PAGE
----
The report claims that there are some technical challenges associated with fixed-wireless technology – which used wireless signals to provide home internet. That includes, the report says, capacity limits; line-of-sight obstructions because wireless signals must pass through obstacles; and scalability, which includes limitations on increasing bandwidth and speeds.

“Ultimately, the report finds that fiber networks are more suitable for rural broadband deployment when it comes to bandwidth, costs, overall quality and long-term sustainability,” said a post on the Benton website accompanying the report.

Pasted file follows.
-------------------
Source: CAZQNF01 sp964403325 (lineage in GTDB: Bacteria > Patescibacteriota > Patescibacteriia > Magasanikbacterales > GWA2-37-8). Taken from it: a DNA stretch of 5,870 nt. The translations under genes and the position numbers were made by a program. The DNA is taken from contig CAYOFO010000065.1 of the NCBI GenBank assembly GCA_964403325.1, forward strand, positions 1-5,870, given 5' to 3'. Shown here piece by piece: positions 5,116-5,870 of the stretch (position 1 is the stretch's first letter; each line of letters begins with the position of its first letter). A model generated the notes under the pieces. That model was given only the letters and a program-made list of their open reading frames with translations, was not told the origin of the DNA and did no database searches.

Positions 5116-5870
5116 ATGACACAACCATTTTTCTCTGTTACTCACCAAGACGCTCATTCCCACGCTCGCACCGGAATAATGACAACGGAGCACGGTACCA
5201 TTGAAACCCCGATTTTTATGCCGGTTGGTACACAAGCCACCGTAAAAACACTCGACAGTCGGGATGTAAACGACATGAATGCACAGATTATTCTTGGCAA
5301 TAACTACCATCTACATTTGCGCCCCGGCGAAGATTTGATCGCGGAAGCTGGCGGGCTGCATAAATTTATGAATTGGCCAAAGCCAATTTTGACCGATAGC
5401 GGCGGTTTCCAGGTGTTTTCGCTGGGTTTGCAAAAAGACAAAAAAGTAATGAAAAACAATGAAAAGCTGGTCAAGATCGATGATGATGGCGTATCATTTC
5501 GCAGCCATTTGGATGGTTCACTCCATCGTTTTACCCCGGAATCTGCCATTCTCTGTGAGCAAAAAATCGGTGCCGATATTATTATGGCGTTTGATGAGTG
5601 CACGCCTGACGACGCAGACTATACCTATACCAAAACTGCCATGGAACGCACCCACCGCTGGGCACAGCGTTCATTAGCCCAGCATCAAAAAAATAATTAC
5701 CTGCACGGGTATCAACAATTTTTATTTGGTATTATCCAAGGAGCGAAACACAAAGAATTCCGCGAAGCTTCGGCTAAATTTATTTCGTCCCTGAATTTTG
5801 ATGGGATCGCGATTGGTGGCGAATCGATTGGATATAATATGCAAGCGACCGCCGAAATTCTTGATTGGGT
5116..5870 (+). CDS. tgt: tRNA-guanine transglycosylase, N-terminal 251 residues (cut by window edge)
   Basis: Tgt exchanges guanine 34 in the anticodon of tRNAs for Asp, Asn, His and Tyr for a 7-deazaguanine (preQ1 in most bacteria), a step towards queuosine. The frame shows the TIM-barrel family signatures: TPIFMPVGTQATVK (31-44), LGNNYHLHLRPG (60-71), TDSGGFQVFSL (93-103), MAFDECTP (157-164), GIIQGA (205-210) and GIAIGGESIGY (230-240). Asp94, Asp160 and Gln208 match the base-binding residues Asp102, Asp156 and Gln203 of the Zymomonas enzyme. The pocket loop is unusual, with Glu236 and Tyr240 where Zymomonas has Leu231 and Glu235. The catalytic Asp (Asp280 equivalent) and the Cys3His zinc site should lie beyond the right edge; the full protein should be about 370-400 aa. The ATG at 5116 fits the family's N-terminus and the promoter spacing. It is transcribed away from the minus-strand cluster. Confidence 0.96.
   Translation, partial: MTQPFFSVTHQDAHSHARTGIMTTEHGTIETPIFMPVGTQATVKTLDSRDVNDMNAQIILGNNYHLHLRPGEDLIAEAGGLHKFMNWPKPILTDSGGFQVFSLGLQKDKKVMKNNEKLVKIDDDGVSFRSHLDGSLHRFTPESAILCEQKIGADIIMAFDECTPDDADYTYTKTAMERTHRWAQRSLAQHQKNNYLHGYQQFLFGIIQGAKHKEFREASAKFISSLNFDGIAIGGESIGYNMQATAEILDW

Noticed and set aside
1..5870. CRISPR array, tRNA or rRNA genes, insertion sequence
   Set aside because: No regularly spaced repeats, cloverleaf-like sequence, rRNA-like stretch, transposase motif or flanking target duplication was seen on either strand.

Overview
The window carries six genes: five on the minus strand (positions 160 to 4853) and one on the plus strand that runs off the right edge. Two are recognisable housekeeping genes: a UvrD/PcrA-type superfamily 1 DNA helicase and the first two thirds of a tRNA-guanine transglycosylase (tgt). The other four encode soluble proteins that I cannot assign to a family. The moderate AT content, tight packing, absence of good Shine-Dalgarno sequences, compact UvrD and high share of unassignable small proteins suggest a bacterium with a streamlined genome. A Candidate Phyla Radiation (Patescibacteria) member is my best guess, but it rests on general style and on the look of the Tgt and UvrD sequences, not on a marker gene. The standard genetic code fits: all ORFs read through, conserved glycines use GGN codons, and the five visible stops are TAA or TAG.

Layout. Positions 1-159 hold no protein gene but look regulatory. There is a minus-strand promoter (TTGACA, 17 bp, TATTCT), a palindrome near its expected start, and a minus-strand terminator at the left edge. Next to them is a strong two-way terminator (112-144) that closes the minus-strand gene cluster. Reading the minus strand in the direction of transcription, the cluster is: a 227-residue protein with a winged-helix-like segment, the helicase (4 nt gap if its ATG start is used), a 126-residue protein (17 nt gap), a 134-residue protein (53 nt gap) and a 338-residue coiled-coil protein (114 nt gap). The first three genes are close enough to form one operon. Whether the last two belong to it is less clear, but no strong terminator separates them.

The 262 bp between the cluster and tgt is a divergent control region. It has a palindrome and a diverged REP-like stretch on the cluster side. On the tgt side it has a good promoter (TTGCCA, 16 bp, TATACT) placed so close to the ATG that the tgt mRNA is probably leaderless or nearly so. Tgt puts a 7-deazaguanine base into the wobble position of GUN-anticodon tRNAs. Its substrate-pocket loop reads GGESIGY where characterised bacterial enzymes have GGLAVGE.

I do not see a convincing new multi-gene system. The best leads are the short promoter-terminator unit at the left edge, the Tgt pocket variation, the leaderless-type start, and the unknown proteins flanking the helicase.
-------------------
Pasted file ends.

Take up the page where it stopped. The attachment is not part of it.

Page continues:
“The IIJA creates the opportunity to bring broadband to unserved Americans that is the same or better than what served Americans have—and to ensure that what is built has a long, useful life,” said Andrew Afflerbach, CTC CEO and chief technology officer, in the post.

“The report demonstrates that in most environments, fiber and wireless have similar long-term total costs of operation. Moreover, fiber optics can continue operating and be upgraded at a much lower cost than a wireless network,” added Afflerbach.

Majority of U.S. households benefit from fixed broadband competition, study finds

Industry group ACA Connects released a study Thursday that found widespread competition in the U.S. broadband market as the majority of U.S. households have access to multiple providers.